Variations in the ganglioside profile of uveal melanoma correlate with cytologic heterogeneity.

Journal Article (Journal Article)

Gangliosides may play an important role in the proliferation and spread of human malignant melanoma. Because the frequency of metastases in uveal and cutaneous melanoma differs, it is possible that they may express different gangliosides. We analyzed the ganglioside profiles of primary uveal melanoma in 14 cases and of cutaneous melanoma metastasis in 19 cases. In cutaneous melanoma, GM3 ranged from 4.2% to 74.6% and GD3 from 22.1% to 91.8% of total lipid-bound sialic acid. GM2 (found in 13 of 19 cases, ranging from 0.5% to 11.7%), GD2 (11/19, 0.5%-22.0%) and 9-O-acetyl-GD3 (13/19, 0.5%-12.6%) were also frequently observed. By contrast, in 11 cases of uveal melanoma, GM3 was > 90%, GD3 was < 10%, GM2 was < 1.1%; neither GD2 nor 9-O-acetyl-GD3 were detected. The ganglioside profiles of these uveal melanomas were virtually identical to those of normal melanocytes obtained from foreskins. Histological examination of these 11 biopsies showed a monomorphous cell composition, but neither infiltration of lymphocytes or melanophages nor cell necrosis was observed. In 3 other cases, GD3 was increased to 19.5%-46.0%. Histological examination of these 3 biopsy specimens showed at least 2 populations of tumor cells that were separable based on morphological grounds, and mononuclear inflammatory cells interspersed among the tumor cells. An increase in GD3 appears to be related to tumor polyclonality and infiltration of the tumor by lymphocytes and macrophages. These results suggest that ganglioside expression of uveal melanoma is associated with host immune responses to the tumor. Furthermore, the low metastatic capacity of uveal melanoma, in contrast to the high metastatic rate of cutaneous melanoma, may be a result of its differentiated ganglioside expression, which is strikingly similar to that of normal melanocytes.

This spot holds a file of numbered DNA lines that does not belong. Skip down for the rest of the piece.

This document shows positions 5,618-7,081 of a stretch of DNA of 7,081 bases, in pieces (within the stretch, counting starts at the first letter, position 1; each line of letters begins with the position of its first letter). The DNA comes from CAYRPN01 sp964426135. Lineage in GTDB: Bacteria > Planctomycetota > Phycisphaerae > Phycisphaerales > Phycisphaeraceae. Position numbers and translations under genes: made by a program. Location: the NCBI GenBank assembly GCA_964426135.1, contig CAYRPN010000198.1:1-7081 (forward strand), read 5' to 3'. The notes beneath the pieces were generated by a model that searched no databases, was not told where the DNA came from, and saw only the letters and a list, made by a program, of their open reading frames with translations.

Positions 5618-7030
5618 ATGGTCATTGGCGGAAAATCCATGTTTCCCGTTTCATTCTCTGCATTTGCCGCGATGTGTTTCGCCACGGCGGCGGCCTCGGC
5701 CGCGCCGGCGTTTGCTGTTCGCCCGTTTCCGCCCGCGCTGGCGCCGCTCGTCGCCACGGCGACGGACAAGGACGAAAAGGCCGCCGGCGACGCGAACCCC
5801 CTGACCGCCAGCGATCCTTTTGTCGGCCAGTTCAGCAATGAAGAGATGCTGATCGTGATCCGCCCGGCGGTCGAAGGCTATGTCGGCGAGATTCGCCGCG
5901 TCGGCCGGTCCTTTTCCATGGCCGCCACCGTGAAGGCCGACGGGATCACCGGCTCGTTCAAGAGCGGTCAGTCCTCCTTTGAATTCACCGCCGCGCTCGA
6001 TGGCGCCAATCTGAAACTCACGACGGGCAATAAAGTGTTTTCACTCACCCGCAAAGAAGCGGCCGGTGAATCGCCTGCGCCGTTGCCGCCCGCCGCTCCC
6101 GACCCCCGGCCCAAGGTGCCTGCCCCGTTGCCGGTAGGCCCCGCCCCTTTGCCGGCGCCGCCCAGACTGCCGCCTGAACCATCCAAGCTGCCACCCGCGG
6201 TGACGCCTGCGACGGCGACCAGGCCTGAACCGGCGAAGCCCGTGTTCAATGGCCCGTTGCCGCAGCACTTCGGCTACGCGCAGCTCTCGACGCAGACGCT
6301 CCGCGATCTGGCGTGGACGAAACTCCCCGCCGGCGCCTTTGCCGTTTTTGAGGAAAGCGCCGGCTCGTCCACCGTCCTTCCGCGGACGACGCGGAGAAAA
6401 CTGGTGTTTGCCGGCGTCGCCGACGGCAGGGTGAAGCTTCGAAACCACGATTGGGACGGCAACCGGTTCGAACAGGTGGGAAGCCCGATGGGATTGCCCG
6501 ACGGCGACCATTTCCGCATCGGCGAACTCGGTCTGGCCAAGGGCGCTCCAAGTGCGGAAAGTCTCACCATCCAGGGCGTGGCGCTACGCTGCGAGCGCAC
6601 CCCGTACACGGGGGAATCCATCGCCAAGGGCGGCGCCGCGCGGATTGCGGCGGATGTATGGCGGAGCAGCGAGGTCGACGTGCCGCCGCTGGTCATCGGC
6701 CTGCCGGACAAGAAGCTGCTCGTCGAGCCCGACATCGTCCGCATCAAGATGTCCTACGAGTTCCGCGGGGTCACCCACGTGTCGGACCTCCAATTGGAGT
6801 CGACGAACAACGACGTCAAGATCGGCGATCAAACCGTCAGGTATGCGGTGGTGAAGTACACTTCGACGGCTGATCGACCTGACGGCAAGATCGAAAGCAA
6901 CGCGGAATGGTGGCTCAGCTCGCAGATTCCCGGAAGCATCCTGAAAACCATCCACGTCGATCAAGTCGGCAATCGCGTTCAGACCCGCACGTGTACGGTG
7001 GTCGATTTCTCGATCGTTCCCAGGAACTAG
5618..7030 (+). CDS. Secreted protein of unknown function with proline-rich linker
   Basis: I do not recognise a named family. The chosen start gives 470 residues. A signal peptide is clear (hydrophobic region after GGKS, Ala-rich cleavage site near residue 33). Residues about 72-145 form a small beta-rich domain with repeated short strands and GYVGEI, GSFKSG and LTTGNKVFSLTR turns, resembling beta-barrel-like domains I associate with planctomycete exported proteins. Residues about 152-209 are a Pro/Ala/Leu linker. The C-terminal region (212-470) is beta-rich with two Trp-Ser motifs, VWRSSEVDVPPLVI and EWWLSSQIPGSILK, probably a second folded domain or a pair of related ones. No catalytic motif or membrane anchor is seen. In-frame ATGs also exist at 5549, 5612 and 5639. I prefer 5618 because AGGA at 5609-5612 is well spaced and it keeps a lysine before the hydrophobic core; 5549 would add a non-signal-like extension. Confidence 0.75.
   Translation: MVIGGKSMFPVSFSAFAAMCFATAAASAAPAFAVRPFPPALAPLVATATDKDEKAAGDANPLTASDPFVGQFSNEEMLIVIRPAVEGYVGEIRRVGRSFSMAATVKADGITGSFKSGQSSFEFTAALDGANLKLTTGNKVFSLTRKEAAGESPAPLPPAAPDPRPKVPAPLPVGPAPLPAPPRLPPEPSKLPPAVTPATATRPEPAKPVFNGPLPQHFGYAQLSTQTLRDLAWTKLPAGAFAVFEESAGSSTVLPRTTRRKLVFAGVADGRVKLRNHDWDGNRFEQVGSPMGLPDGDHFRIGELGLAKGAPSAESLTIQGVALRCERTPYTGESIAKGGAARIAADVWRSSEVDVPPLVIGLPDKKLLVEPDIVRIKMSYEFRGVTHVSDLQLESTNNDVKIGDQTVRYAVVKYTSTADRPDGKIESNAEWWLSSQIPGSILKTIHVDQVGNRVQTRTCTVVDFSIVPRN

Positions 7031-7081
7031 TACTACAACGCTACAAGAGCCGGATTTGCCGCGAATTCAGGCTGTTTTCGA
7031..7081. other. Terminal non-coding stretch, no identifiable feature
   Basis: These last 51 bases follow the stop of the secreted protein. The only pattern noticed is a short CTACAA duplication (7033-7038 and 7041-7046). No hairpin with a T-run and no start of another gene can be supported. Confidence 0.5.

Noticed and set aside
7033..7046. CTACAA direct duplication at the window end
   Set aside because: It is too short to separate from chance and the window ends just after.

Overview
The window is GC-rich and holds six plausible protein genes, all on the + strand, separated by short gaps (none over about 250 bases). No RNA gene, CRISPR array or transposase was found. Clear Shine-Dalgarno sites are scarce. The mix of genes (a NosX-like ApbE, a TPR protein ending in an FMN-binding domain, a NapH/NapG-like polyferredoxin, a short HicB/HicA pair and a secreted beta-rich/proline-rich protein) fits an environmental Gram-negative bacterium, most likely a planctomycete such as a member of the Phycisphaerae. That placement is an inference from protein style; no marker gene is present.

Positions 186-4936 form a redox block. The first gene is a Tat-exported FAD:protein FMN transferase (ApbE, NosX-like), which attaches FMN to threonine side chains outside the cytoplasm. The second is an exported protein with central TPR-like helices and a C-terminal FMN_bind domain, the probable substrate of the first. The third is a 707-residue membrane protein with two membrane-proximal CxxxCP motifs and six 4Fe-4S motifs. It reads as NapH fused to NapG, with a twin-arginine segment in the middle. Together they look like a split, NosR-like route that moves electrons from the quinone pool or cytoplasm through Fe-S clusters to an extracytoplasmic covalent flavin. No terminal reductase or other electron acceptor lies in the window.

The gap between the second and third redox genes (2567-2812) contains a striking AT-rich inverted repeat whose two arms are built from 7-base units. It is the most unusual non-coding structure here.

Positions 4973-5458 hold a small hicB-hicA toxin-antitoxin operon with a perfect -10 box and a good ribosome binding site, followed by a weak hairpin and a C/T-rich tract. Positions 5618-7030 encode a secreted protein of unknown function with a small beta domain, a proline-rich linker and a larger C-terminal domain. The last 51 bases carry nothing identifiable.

Full Text

Duke Authors

Cited Authors

  • Kanda, S; Cochran, AJ; Lee, WR; Morton, DL; Irie, RF

Published Date

  • November 11, 1992

Published In

Volume / Issue

  • 52 / 5

Start / End Page

  • 682 - 687

PubMed ID

  • 1428227

International Standard Serial Number (ISSN)

  • 0020-7136

Digital Object Identifier (DOI)

  • 10.1002/ijc.2910520503


  • eng

Conference Location

  • United States